Remarks by the Second Gentleman at a Roundtable on Combatting Antisemitism in in Krakow, Poland
[As Prepared for Delivery.]
Thank you all for being here.
Thank you to the Galicia Jewish Museum for hosting us and to Director Jakub Nowakowski.
It's really fitting to gather here today. The Museum aims to challenge stereotypes and to educate Poles and Jews about their own histories – my history.
The Museum also encourages everyone to think about our shared future.
My trip to Poland and Germany has two main priorities:
One: I am here not only to honor the victims of the Holocaust, but to talk about and educate people on the true nature of the Holocaust.
Let's be clear: the Holocaust was real.
It happened. And there is no denying that.
It was a systemic, state-sponsored mass murder aimed to annihilate the Jewish people. This atrocity was motivated by antisemitic ideology and ethnic hatred.
This trip is a major part of our Administration's effort to push back against Holocaust denial, distortion, and disinformation.
Two: I am here as a representative of President Biden and my wife, Vice President Harris, to deepen our relationships with European partners — in and out of government — to combat the rise in antisemitism.
The President and Vice President have made a priority of revitalizing our partnerships and alliances—and that extends to fighting hate and antisemitism.
Yesterday, I visited Auschwitz and participated in the wreath laying and memorial service. The service was incredibly moving and powerful.
I am still trying to process what I saw.
The magnitude of cruelty, hate, and evil that Auschwitz represents is just staggering.
As the first Jewish spouse of a United States President or Vice President, I know this visit has a special significance — for me, for our Administration, and for Jews around the world.
My great-grandparents fled persecution in Poland 120 years ago. I am here because they were able to leave.
Yet, so many others were not.
I feel a deep connection to all those who perished in Auschwitz. I know many American Jews feel the same way.
It was an incredibly solemn and sad experience but, it also reminds us why the work we are doing is so important.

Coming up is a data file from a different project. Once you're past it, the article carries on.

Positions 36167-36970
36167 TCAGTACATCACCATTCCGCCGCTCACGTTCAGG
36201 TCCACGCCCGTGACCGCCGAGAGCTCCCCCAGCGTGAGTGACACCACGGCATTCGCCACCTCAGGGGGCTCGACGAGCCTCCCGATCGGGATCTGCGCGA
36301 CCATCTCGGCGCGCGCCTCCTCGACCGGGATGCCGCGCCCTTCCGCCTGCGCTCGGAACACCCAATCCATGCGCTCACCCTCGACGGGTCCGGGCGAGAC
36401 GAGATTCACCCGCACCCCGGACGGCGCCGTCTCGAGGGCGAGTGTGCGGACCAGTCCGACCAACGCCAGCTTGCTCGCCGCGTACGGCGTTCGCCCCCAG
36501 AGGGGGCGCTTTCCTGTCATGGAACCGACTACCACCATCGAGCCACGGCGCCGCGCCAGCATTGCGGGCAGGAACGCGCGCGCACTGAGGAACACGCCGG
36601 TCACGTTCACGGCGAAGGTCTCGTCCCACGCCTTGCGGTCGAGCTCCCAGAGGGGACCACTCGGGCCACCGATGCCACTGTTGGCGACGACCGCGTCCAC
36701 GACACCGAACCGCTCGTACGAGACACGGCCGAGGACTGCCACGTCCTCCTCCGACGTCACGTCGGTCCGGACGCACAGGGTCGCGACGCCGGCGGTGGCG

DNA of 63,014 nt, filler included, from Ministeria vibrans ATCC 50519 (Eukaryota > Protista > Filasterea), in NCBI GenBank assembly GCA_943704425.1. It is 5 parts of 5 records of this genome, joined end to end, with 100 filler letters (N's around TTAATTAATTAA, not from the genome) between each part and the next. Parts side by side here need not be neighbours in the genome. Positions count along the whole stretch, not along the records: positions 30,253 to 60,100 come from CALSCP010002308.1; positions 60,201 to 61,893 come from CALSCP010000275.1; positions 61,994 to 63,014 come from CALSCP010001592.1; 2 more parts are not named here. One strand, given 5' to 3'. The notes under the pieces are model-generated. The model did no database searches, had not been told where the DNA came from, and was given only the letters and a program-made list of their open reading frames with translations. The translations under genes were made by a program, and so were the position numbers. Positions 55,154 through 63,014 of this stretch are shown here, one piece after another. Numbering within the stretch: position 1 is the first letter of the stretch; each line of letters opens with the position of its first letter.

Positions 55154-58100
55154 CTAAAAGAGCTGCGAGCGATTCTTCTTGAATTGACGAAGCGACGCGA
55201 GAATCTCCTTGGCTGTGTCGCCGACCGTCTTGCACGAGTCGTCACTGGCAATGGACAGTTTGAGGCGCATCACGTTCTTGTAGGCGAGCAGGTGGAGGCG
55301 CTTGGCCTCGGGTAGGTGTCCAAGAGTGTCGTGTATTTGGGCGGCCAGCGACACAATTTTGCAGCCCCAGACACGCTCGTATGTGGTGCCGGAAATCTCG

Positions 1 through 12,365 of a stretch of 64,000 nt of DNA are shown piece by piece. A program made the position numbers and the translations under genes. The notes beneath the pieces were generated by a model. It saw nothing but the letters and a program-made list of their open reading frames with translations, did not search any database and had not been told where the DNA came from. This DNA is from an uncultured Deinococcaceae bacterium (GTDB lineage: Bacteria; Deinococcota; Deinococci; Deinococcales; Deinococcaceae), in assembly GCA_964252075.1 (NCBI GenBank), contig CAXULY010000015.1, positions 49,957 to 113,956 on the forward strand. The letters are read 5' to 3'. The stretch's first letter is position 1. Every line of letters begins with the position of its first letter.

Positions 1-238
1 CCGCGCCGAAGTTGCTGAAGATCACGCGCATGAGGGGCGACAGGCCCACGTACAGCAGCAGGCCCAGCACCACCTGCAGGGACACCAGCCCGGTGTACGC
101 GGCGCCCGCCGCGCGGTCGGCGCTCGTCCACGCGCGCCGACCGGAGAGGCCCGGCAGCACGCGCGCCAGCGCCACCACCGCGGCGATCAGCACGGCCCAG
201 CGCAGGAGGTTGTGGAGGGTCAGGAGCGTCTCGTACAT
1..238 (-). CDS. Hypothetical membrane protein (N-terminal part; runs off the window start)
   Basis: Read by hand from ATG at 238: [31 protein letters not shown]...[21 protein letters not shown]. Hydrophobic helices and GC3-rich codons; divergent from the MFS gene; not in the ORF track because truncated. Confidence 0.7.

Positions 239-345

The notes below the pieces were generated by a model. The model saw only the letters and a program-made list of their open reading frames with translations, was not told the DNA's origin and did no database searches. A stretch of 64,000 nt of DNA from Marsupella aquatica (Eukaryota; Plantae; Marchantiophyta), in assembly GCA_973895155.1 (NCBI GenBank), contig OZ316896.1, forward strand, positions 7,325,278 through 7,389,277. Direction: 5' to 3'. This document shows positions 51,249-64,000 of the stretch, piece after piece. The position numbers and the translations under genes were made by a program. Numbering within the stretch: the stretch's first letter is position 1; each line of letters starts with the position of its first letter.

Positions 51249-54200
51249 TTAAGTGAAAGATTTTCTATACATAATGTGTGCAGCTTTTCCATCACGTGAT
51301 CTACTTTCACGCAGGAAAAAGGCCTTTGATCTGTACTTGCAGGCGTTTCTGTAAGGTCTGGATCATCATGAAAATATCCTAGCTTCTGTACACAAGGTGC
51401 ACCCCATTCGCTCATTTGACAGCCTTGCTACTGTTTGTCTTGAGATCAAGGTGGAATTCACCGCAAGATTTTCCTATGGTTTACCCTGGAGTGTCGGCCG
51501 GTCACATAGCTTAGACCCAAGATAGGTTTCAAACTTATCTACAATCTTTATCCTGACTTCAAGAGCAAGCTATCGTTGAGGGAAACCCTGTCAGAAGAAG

Given the rise in antisemitism, it is important for me — and for all of us — to put a spotlight on the history of Jews in Europe.
We know that in some cases knowledge about the Holocaust among young people is vague or nonexistent.
We must find new ways to remember and educate the next generation about the horrors of the Holocaust.
To tell the testimonies of survivors.
To remember the stories of those that perished.
And work to ensure "Never Again."
This convening is a critical part of that.
Antisemitism has been around for centuries. It is based on lies, misleading tropes, and falsehoods that we are all too familiar with.
Antisemitism is also ever evolving. Our efforts to combat it must be wide-ranging and relentless.
We must learn to recognize antisemitism in its many forms, so that we can call hate by its proper name and take effective action.
Antisemitism has been around for millennia—and some call it the oldest form of hatred—but in recent years, it has been a growing threat in the United States, in Europe, and around the world.
We see 'so-called' leaders use antisemitic tropes to promote warped agendas or for their own political gain.
We see other 'so-called' leaders who lack the courage to speak out.
We see murderous attacks on Jewish communities.
We see vandalism, threats, and violent, hateful rhetoric.
People used to be afraid to say the ugly epithets and lies out loud. Now they are literally screaming them.
We are witnessing an epidemic of hate in our country and internationally.
President Biden and Vice President Harris are firmly committed to countering the rise in global antisemitism.
In fact, before I left on this trip, I spoke to President Biden and the Vice President about it.
The President spoke to me about how his father spoke to him about the horrors of the Holocaust at his dining room table.
And how when he became a father and grandfather, he took his children and grandchildren to see the Dachau concentration camp.
To teach the next generation the horrors of history.
The Vice President and I have spoken at length about these issues. She has spent her career—as Attorney General, United States Senator, and Vice President—combatting hate and working to bring people together in coalitions.
And she has really encouraged me to use this platform to push back on the scourge of hate.
They both have told me how important this trip is.
We all need to speak out against antisemitism and call out those who don't.
We cannot normalize this. We must not stay silent.
We each need to do our part to educate those around us and instill knowledge in the next generation of leaders to help fight antisemitism.
And we are committed to working with you all – community leaders, religious leaders, and experts to take this on.
You all have done impressive work to promote tolerance, education, and inclusiveness.
I am with you in this fight.
So, on behalf of President Biden and Vice President Harris, it is my honor to join you here in Krakow today, and I am looking forward to our work together.
Doug Emhoff, Remarks by the Second Gentleman at a Roundtable on Combatting Antisemitism in in Krakow, Poland Online by Gerhard Peters and John T. Woolley, The American Presidency Project https://www.presidency.ucsb.edu/node/359499